Kent Bush: Quarterback throws pundits for a loop
For a country whose first amendment to its constitution guarantees free speech, America is really bad at it.
San Francisco quarterback Colin Kaepernick recently sat during the National Anthem before a preseason NFL game. The best thing about that was that he actually made something about the game interesting.
But in doing so, he outraged the lapel flag pin crowd.
Tomi Lahren of Glenn Beck’s “The Blaze” is certainly outspoken. She also has all of the racial politics perspective of a 24-year old white woman from South Dakota.
The Donald Trump fan who once compared Black Lives Matter to the Ku Klux Klan — showing her penchant for false bravado and complete ignorance concerning both groups — has now taken on Kaepernick in a fit of faux patriotism, after all, she has loved ones serving in the military to protect his right to protest.
Isn’t that the point?
They serve to make sure these rights are guaranteed to all Americans. The response to a protest should be a rational consideration of what the protesters are saying and then deciding whether or not you agree.
In her big hit statement, Lahren told Kaepernick if he didn’t like this country, he could leave.
Gee, I wonder where she and her writers heard that line.
Pointing out a problem with this country doesn’t mean you want to leave or think Canada, Slovenia or Austria are better.
Kaepernick is protesting because he has a platform — which was made obvious when he set off the over the top outrage alarms — and he wants the country to do better.
Donald Trump says he wants to make America great again. Did Lahren tell her favorite presidential candidate that if he doesn’t think America is great he could leave? Aren’t her loved ones already serving to make America great?
But if a quarterback sits during a national anthem to draw attention to himself and open the conversation about oppression of black people in our society, it’s a big deal. He can either stand up during the song or leave.
Lahren also said in her rant that blaming white people for all of the problems in black society makes Kaepernick the real racist. She also knew of no evidence of anyone getting away with murdering black citizens.
Granted, the network she works for doesn’t spend a lot of time covering those issues, but there have been a lot of instances where black men died unnecessarily.
There has been a lot of great work done by local police departments to do a better job within economically depressed majority black neighborhoods to try to show residents there that the cops care as much about keeping them safe as they do the mostly white people in gated communities.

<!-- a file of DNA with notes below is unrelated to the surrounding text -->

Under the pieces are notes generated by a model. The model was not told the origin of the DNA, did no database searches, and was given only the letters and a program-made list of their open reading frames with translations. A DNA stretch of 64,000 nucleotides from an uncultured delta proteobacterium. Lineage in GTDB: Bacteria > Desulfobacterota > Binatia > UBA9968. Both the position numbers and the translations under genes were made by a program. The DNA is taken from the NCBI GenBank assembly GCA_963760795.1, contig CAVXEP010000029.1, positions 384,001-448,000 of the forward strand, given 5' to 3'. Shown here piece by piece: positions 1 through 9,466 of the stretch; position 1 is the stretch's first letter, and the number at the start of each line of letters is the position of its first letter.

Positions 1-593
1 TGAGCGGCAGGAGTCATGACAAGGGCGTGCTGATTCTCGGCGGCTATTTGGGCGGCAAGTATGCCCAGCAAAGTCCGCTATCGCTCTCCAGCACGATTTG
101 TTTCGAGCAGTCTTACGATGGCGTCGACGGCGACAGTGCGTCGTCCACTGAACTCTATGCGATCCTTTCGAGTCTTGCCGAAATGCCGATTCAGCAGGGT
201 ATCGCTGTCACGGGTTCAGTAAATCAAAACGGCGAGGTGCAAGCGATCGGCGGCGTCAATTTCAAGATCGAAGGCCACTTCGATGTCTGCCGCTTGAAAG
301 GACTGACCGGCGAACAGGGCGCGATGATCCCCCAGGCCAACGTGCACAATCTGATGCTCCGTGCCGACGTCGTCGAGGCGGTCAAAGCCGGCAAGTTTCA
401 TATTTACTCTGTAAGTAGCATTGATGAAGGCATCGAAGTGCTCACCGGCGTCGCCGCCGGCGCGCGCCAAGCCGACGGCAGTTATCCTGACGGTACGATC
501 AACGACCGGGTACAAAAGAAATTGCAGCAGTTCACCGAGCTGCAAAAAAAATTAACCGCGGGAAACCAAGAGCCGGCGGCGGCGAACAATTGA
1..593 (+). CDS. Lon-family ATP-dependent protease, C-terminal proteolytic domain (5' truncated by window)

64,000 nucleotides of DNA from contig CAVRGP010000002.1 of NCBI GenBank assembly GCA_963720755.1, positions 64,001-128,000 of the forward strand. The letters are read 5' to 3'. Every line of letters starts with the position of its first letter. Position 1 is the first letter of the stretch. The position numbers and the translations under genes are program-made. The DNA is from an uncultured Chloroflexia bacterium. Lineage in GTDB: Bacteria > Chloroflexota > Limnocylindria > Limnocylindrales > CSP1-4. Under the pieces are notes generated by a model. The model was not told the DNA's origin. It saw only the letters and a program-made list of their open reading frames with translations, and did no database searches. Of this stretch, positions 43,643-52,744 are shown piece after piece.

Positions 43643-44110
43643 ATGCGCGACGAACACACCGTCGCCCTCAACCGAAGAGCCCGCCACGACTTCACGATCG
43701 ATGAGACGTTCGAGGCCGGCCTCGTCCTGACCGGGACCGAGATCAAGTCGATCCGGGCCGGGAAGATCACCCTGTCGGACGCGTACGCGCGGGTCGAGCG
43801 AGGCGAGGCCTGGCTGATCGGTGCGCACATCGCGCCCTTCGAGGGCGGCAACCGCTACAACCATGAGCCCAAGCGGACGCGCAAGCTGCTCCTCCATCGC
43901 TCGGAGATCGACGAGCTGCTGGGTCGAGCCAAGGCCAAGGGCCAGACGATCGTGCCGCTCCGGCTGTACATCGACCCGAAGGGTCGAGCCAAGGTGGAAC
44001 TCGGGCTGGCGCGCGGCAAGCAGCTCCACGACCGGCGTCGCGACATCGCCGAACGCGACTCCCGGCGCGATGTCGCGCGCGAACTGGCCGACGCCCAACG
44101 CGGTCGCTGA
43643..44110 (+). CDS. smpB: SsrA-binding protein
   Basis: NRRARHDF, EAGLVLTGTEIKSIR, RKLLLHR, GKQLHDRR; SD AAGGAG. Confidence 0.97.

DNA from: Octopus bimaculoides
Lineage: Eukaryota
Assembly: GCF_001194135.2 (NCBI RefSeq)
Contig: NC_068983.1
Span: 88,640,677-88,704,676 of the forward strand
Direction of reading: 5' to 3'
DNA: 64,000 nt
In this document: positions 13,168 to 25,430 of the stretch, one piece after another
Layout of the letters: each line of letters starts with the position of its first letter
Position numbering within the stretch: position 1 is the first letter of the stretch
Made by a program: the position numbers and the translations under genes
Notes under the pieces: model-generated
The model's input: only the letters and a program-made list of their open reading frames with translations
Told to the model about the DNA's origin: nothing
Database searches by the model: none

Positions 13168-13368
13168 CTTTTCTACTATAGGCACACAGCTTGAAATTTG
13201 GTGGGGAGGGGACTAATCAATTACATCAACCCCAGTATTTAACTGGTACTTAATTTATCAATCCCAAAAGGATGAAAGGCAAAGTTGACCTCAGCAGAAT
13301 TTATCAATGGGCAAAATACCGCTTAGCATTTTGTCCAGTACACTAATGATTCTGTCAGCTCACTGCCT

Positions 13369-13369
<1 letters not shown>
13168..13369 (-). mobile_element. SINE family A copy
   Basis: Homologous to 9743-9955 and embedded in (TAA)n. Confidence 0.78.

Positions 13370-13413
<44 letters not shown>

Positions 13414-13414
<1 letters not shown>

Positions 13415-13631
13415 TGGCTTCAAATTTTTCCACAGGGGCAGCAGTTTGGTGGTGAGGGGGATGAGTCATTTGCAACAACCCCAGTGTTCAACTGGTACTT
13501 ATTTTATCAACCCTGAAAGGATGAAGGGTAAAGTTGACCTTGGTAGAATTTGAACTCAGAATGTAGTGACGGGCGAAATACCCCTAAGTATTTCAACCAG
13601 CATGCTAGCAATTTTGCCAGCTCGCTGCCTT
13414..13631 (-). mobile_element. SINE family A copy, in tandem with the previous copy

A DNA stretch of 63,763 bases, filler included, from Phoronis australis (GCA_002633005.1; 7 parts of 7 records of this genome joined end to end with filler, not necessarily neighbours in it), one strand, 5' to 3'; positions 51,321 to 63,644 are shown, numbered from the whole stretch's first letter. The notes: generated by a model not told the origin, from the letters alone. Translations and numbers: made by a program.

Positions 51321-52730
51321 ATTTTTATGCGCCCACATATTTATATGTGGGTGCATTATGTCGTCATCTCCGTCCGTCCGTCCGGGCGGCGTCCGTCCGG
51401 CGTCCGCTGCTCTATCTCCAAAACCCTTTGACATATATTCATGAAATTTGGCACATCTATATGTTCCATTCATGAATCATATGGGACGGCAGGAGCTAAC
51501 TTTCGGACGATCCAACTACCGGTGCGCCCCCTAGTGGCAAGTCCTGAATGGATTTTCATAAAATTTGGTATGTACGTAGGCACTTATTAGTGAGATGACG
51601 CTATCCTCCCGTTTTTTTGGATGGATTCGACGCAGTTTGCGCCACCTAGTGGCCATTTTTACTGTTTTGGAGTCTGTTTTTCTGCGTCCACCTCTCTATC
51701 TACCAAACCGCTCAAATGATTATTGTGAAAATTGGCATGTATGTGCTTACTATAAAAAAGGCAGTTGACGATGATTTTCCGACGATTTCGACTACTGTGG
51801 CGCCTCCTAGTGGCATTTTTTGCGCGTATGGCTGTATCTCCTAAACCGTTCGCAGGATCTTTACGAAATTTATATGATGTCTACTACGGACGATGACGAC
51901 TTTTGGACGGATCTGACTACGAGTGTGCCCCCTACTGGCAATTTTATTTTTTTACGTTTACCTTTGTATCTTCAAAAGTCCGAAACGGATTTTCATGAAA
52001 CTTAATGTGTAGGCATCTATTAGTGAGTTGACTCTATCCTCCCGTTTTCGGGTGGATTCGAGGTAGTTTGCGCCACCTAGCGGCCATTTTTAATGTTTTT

The biggest problem I had with Lahren’s response to Kaepernick’s protest was her claim that his parentage means he can’t be concerned about racial issues. Kaepernick’s father was black and his mother was white. Two white people adopted him. With a tin ear and a twisted tongue, Larhen told the quarterback that this proved that he was not very racially oppressed.
“Aren’t you half white?” She yelled. “Didn’t two white parents adopt you after yours weren’t willing to raise you?”
That is simply amazing. Saying his parents “weren’t willing to raise him” is almost as offensive as saying since one of his parents is white and two white people adopted him that he can’t be a victim of racism from other white people.
My wife and I adopted Dawit, but that doesn’t mean that he won’t be affected by racial prejudice espoused by other white people. In fact, he already has as a 9-year old child.
The fact that Colin Kaepernick is a millionaire who makes about $30,000 per complete pass doesn’t mean that he can’t be concerned about the other millions of black people who won’t make $30,000 this year.
I used to be Lahren.
I wasn’t an attractive young woman who had all of my rants nationally broadcasted. But I was a 24-year-old opinion writer that had a tendency to go too far. Things to regret, I’ve said a few. Some of these gray hairs grew directly from the messes my big mouth got me into.
Hopefully, Lahren will leave her ultraconservative circle one day and discover the beautiful shades of gray that her black and white worldview doesn’t allow her to see yet.
Kaepernick has made his point. I get it. But now it is time for him to stand up for the anthem because of the good that it represents.
His sitting got him the attention he wanted and some that he probably didn’t. Now he can find better ways to continue to bring attention to the issues that concern him and maybe help us all find a solution.
— Kent Bush is publisher of Shawnee (Oklahoma) News-Star and can be reached at email@example.com.